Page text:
On the eve of a public hearing on it, the proposed noise ordinance was shelved with plans to develop a narrower ordinance focusing on the French Quarter.
[Updated] The controversial sound ordinance that was introduced to City Council December 19 was slated for public debate tomorrow before the Housing and Human Needs Committee. Opponents feared that the lower decibel levels that it proposed, along with the further sound reduction that would have accompanied changes in where and how sound was measured, would harm the New Orleans music community.
This evening, that ordinance was withdrawn, and Councilmembers Stacy Head and Kristin Gisleson Palmer have announced plans to work with Oxford Acoustics' Dave Woolworth to draft a narrower ordinance that will deal specifically and solely with the French Quarter's Entertainment District. Their joint statement reads:
The City Council has worked for five years to improve the city's sound ordinances. The lack of enforcement over time and of enforceable laws negatively impacts the quality of life in neighborhoods citywide and the health of musicians and employees, and also stymies development. At times, new businesses hoping to open music venues are subjected to onerous requirements through provisos or other means in order to assuage neighbors' reasonable fears that government will not enforce nuisance laws should those new businesses operate in a harmful manner.
In the fall of 2011, Councilmember Kristin Gisleson Palmer engaged acoustician David Woolworth to conduct a thoughtful and comprehensive study of New Orleans sound ordinances and to work with many interest groups to propose rational changes in the City's laws. This resulted in a comprehensive report, which was released to the public in August 2013. It is now time to take the action step of turning this work into law. In December 2013, Councilmember Head drafted and the Council introduced a narrow amendment to the city's sound ordinance to focus on a subset of noise issues (brick and mortar structures), place the measurement location at the property line of emanation, and provide sound level allowances depending on area zoning classification. We'd like to thank the neighborhood groups, musicians, and citizens who helped us get to this point.
There has been much public consternation over the perceived intent and impact of the ordinance, and fear that the hard work and recommendations of the many constituency groups with Mr. Woolworth were not followed. In order to allay those fears, Mr. Woolworth has suggested, and we agree, that an even more limited focus on VCE only is appropriate. Mr. Woolworth and Councilmember Gisleson Palmer in particular, have worked closely with the French Quarter Management District to craft recommendations tailored to the VCE district.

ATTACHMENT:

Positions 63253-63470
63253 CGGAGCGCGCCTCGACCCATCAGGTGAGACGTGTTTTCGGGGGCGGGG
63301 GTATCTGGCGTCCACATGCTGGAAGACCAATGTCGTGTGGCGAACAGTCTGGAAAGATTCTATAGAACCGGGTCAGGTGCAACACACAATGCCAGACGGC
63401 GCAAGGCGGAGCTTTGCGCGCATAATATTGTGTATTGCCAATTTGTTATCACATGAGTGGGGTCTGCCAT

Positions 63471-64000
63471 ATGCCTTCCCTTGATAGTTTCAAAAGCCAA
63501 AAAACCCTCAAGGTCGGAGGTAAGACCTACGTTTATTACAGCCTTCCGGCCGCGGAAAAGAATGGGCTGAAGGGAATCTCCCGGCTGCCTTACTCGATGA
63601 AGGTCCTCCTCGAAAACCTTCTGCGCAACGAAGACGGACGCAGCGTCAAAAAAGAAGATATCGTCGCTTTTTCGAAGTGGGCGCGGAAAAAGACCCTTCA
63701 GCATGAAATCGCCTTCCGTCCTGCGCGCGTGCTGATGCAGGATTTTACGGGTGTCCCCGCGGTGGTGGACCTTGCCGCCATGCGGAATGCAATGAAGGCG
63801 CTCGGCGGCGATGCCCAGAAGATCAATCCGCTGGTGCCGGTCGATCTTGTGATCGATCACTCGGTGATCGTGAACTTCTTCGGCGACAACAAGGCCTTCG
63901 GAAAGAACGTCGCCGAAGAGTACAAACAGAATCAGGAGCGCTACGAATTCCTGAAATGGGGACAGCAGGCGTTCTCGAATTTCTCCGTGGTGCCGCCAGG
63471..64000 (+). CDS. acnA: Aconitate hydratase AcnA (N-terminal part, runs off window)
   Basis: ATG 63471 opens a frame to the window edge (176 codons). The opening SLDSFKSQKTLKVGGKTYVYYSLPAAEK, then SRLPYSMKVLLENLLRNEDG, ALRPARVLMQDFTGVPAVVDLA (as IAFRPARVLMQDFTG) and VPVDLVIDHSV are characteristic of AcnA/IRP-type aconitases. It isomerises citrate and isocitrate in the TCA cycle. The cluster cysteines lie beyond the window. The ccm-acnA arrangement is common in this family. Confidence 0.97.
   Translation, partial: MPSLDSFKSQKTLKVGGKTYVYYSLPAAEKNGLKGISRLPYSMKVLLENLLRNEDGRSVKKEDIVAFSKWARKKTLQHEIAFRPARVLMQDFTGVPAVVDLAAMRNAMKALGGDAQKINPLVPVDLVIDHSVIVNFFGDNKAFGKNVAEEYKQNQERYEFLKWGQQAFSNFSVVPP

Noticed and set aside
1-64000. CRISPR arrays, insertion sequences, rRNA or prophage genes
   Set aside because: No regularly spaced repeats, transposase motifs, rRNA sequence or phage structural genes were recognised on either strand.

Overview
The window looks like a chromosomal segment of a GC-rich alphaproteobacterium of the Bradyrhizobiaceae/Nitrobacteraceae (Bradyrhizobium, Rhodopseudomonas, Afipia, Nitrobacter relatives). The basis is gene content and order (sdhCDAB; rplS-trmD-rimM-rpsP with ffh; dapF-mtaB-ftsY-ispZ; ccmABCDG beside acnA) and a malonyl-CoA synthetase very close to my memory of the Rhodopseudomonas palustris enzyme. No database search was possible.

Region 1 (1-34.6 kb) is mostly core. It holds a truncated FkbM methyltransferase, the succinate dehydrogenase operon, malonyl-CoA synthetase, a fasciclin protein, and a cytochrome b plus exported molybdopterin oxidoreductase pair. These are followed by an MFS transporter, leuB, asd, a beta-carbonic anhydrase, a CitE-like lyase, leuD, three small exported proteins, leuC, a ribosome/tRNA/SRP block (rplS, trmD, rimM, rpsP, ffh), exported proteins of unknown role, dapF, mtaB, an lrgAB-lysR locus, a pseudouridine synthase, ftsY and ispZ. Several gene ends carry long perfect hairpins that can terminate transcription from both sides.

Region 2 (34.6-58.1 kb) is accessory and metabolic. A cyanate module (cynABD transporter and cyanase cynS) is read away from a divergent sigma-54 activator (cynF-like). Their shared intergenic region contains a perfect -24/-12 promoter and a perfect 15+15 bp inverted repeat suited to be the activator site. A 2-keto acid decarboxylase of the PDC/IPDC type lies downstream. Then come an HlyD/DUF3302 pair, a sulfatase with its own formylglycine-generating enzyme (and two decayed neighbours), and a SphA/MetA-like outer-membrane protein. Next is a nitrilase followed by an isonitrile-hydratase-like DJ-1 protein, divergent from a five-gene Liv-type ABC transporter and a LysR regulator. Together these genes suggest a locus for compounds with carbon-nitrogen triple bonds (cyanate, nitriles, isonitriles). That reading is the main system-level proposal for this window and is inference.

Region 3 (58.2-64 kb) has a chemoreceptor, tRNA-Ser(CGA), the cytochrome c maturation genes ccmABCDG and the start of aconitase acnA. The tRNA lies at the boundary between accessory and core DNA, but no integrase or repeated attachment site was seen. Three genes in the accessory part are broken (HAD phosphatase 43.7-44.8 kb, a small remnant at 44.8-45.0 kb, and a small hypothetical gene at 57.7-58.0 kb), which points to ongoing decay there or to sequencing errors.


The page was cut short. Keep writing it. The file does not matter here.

These recommendations, including that the measurement should be taken at the property line of the source of emanation, along with a noise level threshold, will be the substance of an ordinance that will be presented in draft form at the next Housing and Human Needs Committee meeting on January 27, 2014. At that meeting we will also invite the Health Department to present the status of the hiring of environmental health officers who will have the primary charge of enforcing sound laws. Thereafter, we will conduct additional field tests with Mr. Woolworth and welcome public comment in order to inform the draft, and then the resulting ordinance will be formally introduced for first reading.
Therefore, the Special Housing and Human Needs Committee meeting set for tomorrow, January 17, 2014, will be cancelled, and the current ordinance will be withdrawn.
Finally, we assure the public that our work to create workable and reasonable laws that preserve our music culture and industry has not stalled, but will continue in earnest.
Nathan Chapman, head of the committee that developed the "Seven Essentials" list that appeared to form the basis for the revised ordiance, issued a statement as well:
As chair [of] a 20-organization coalition, I had the privilege of participating in conversations about sound and music across New Orleans. They showed that no matter what neighborhood you’re from, whether resident, musician, or business owner, we have more that unites than divides us.
At some point, the general public became greatly confused in a negative campaign of disinformation and personal attacks. If the volume of the rhetoric had been turned down a bit, we could have heard each other more, and made progress for the entire city.
It’s my understanding that the City Council is going to take a breath and focus first on solutions for the French Quarter. As a resident of the French Quarter trying to help the entire city, I’m agreeable to that. Showing positive results that enhance the residential and music experience can create a model for all of New Orleans.
Updated 9:24 p.m.
Despite the cancelled hearing Sue Mobley of MaCCNO announced on Facebook:
Remember: Tomorrow's rally will still go on. We need to keep shining a light on the process, and show that they can't wait us out. #transparency
That rally will take place at 11 a.m. in Duncan Plaza across the street from City Hall.